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The Consumer Financial Protection Bureau (CFPB) isn’t going down without a fight.
The CFPB filed a petition with the U.S. Supreme Court this week asking it to review a lower court’s ruling that its funding method is unconstitutional.
The petition follows a federal appeals court ruling on Oct. 19. The decision by a three-judge panel of the 5th U.S. Circuit Court of Appeals in New Orleans was issued as part of a ruling on an appeal of a case brought by payday lending groups. The Community Financial Services Association of America and Consumer Service Alliance of Texas had sued the CFPB, challenging the validity of its 2017 payday lending rule, which regulates high-interest rate lenders.
The plaintiffs contended that in enforcing the rule, the CFPB “acted arbitrarily and capriciously and exceeded its statutory authority,” according to court documents. The groups also contended that the CFPB “is unconstitutionally structured, challenging the bureau director’s insulation from removal, Congress’s broad delegation of authority to the bureau, and the bureau’s unique, double-insulated funding mechanism.”
The U.S. District Court for the Western District of Texas rejected those arguments, but that decision was appealed to the 5th Circuit Court.
When the CFPB was created as part of the 2010 Dodd-Frank financial overhaul law, Congress chose to exempt the bureau from annual appropriations. Instead, CFPB is funded by transfers from the Federal Reserve. While the funding is capped at 12% of the Fed’s annual budget, it cannot reject requests that fall under the cap.
The 5th Circuit Court’s decision, written for the court by Judge Cory T. Wilson, states that, “Congress’ decision to abdicate its appropriations power under the Constitution, i.e., to cede its power of the purse to the bureau, violates the Constitution’s structural separation of powers. We thus reverse the judgment of the district court, render judgment in favor of the plaintiffs, and vacate the bureau’s 2017 Payday Lending Rule.”
Joining Wilson in the decision were Judge Don R. Willett and Judge Kurt D. Engelhardt. All three were appointed by former President Donald Trump.
In its petition to the Supreme Court, the CFPB says a review of the lower court’s decision is warranted “because the court of appeals’ decision declared an Act of Congress unconstitutional, because it squarely conflicts with a decision of the D.C. Circuit, and because it threatens to inflict immense legal and practical harms on the CFPB, consumers, and the Nation’s financial sector.”
The petition notes the appeals court recognized that every court to consider the CFPB’s funding structure, including the D.C. Circuit and at least six district courts, has deemed it constitutionally sound.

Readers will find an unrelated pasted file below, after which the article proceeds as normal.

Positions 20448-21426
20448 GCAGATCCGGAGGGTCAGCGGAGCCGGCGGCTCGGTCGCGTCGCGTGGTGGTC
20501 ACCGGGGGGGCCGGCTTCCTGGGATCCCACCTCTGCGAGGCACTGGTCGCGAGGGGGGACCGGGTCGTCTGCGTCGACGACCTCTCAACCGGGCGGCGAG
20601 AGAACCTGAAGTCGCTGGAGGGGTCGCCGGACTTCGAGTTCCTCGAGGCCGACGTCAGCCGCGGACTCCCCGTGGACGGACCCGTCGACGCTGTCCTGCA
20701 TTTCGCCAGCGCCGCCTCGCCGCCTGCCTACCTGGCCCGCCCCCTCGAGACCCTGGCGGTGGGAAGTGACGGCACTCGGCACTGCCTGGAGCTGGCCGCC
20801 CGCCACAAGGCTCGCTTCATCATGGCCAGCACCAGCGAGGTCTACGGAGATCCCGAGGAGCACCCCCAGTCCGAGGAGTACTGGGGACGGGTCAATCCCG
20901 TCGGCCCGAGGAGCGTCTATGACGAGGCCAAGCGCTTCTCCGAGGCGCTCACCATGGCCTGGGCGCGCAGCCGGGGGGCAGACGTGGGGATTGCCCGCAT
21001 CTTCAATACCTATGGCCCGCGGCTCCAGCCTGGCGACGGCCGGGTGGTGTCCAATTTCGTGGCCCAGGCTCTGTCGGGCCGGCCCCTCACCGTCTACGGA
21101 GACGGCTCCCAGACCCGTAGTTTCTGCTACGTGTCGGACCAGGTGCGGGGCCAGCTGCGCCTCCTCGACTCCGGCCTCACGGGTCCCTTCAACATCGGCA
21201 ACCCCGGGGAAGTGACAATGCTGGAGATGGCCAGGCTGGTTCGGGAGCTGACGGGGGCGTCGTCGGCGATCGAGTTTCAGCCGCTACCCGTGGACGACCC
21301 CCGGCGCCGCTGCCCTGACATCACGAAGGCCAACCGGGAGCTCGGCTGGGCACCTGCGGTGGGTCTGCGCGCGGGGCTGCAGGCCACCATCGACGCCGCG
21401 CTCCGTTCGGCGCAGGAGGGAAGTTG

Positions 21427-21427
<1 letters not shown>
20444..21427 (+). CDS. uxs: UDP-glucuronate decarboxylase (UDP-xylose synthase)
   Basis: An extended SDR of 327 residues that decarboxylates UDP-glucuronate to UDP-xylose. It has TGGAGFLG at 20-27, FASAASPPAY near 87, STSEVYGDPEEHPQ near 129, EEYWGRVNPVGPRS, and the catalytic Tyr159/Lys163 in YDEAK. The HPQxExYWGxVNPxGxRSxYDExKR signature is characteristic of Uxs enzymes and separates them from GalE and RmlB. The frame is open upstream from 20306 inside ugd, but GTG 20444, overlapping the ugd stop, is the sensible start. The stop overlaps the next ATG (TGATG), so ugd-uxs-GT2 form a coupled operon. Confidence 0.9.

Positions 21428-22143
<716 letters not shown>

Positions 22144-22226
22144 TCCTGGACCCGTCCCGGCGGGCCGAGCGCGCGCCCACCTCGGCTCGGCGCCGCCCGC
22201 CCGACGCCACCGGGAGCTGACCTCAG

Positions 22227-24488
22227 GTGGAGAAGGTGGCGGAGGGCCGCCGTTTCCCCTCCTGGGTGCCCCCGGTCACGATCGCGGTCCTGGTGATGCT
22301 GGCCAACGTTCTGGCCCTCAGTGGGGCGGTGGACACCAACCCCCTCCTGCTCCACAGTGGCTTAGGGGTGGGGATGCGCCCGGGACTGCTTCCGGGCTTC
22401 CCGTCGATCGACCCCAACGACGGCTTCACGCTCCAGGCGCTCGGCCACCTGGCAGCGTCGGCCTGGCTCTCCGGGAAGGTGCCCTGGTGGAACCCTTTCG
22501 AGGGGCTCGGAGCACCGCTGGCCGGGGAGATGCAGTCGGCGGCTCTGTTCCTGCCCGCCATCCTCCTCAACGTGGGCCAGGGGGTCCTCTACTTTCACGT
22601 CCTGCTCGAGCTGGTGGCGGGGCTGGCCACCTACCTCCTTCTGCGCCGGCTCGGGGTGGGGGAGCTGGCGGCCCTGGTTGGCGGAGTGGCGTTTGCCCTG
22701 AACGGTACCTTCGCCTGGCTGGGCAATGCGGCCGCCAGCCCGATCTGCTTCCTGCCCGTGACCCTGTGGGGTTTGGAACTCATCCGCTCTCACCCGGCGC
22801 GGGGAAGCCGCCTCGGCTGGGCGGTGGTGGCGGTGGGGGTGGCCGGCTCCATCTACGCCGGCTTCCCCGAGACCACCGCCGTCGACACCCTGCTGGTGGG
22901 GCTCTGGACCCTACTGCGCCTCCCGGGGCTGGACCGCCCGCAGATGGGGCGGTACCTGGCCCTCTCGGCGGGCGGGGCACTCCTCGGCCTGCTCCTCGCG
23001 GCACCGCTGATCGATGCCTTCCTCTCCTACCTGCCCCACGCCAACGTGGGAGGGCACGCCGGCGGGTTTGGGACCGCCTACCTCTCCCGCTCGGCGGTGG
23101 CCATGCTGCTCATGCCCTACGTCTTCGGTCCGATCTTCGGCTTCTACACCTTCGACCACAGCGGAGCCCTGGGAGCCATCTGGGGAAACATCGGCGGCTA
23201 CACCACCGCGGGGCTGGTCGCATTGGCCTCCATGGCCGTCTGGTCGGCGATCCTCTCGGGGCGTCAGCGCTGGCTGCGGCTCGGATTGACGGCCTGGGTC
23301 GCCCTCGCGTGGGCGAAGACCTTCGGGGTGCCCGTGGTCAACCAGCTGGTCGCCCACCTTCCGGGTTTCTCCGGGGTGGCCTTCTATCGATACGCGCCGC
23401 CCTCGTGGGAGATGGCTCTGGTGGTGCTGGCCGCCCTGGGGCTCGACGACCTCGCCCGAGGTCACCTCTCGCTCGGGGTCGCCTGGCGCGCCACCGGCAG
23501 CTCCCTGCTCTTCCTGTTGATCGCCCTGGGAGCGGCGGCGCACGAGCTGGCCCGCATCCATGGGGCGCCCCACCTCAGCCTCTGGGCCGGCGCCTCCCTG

“But the (appeals) court ‘respectfully disagree[d] with’ those decisions. The court also acknowledged that Congress has established several other agencies that, like the CFPB, are funded through sources other than time-limited spending bills. But in the court’s view, the various features it had identified meant that CFPB’s ‘funding structure goes a significant step further than that enjoyed by the other agencies.’”
CFPB said it filed the petition less than a month after the lower court ruling to enable the Supreme Court to “hear and decide the case this term.”
Because the ruling was made by a three-judge panel of the 5th U.S. Circuit Court of Appeals, the CFPB could have asked all of the active judges on the appeals court to reconsider the decision. It sought the review by the U.S. Supreme Court instead.
Following the lower court ruling, the CFPB provided a statement on the decision via email.
“There is nothing novel or unusual about Congress’s decision to fund the CFPB outside of annual spending bills,” the CFPB said. “Other federal financial regulators and the entire Federal Reserve System are funded that way, and programs such as Medicare and Social Security are funded outside of the annual appropriations process. The CFPB will continue to carry out its vital work enforcing the laws of the nation and protecting American consumers.”
The Supreme Court has previously ruled that part of the structure of the CFPB is unconstitutional. In a 5-4 decision issued in June 2020, Chief Justice John Roberts, writing on behalf of the majority, said, "the structure of the CFPB violates the separation of powers."
"The agency may therefore continue to operate, but its director, in light of our decision, must be removable by the president at will," Roberts wrote at the time.
The court has also issued a decision by a 7-2 vote that a provision in the Dodd-Frank law that dictates the director's removal could be struck down without invalidating the entire law.